Image: Ursula Skjonnemand in the CitizenJ Community Newsroom. Credit: Alban Vinevel.
It’s been ten weeks since the CitizenJ website launched.
64 contributors are now signed up, 17 of whom have contributed a total of 53 stories.
News and community are the two most popular categories (22 and 19 stories respectively), followed by human interest (12) and arts and culture (11). Interestingly, politics is way down in sixth position with seven stories.
Our interim survey shows that people have become involved for a variety of reasons including: skills development, to gain legitimacy as a citizen journalist, networking with each other and connections to the mainstream media.
55% feel their needs and expectations have been met so far, 30% say their needs and expectations have been somewhat met and 15% say their needs and expectations have not yet been met.
Our biggest challenge in meeting those needs lies in better connections to the mainstream media. We need to push the work of contributors with media organisations and build brand You.
Our resources are being well used but the survey shows we need to do more to make sure people are aware that we offer: workshops, equipment, a community newsroom, Walkley Media Talks, online resources (The Contributor Toolbox) and one-on-one support.
Contributors would like to see: improvements in the experience of online workshops, more examples during workshops, more interactivity on the website, some more advanced workshops for experienced bloggers and journalists, more encouragement to finish a story (or to get started on an idea).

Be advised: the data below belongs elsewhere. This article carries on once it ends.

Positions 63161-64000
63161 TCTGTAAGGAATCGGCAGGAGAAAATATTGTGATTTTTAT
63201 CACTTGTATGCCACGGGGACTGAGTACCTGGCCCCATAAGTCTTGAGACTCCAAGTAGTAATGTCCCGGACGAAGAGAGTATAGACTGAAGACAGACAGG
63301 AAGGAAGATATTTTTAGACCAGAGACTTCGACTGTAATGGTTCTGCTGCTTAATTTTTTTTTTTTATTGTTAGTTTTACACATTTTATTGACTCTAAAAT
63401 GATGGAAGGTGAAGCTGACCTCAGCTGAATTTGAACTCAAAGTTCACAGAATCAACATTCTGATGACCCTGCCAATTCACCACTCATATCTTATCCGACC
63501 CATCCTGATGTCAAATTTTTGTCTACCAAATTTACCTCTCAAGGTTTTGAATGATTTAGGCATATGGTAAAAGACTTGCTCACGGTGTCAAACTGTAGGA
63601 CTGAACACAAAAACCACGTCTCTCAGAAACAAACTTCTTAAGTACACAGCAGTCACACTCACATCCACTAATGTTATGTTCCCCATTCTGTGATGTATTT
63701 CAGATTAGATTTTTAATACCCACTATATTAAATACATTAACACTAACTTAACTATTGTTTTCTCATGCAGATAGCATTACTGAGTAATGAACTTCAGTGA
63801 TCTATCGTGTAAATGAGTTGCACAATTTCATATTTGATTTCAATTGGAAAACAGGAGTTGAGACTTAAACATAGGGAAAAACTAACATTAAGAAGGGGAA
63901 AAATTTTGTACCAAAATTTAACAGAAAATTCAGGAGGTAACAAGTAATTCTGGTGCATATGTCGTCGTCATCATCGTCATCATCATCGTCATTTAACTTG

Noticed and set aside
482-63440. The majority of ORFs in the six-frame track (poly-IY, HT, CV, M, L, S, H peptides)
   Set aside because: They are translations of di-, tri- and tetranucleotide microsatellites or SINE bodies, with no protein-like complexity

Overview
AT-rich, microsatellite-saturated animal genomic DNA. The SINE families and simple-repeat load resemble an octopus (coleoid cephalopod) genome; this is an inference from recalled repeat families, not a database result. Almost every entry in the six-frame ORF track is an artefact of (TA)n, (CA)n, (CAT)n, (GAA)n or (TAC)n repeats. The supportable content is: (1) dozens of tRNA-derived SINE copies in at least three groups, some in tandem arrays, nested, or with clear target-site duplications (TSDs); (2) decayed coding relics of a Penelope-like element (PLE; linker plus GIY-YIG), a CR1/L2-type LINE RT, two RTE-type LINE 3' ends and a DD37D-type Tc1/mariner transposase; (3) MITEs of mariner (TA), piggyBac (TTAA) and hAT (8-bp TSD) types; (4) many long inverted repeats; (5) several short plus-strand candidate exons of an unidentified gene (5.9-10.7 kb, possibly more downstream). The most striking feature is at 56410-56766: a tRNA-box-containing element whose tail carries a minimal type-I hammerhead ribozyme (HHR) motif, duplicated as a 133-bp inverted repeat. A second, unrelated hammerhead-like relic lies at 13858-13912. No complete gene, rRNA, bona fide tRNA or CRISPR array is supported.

We have heard you and these improvements and more are underway.
One of the biggest challenges I have personally discovered is getting stories published quickly. News happens around the clock, but our team works 9-5.
Contributors often work 9-5 too so it can be tricky getting in touch with each other within a reasonable time frame. It often takes two-three days for a submitted story to be published.
We want to reduce that time. The question is how.
More proactive training is part of the solution. We also need to consider how much the editorial team should be ‘improving’ a story through the feedback process and when it’s time to let the raw and distinct voice of the citizen journalist free in favour of a more authentic forum.
The balance, I have found, is actually quite a difficult one. CitizenJ aims to distinguish itself from other forums and outlets for citizen journalism through offering a high level of credibility. This is an important feature and our survey has shown contributors want it.
The credibility we gain through quality, professional practice and ethics is key to republication opportunities and the growth of our audience. But as we are learning, this has to be tempered with the authenticity of citizen journalism.
I’ll be the first to admit we haven’t found the balance yet.
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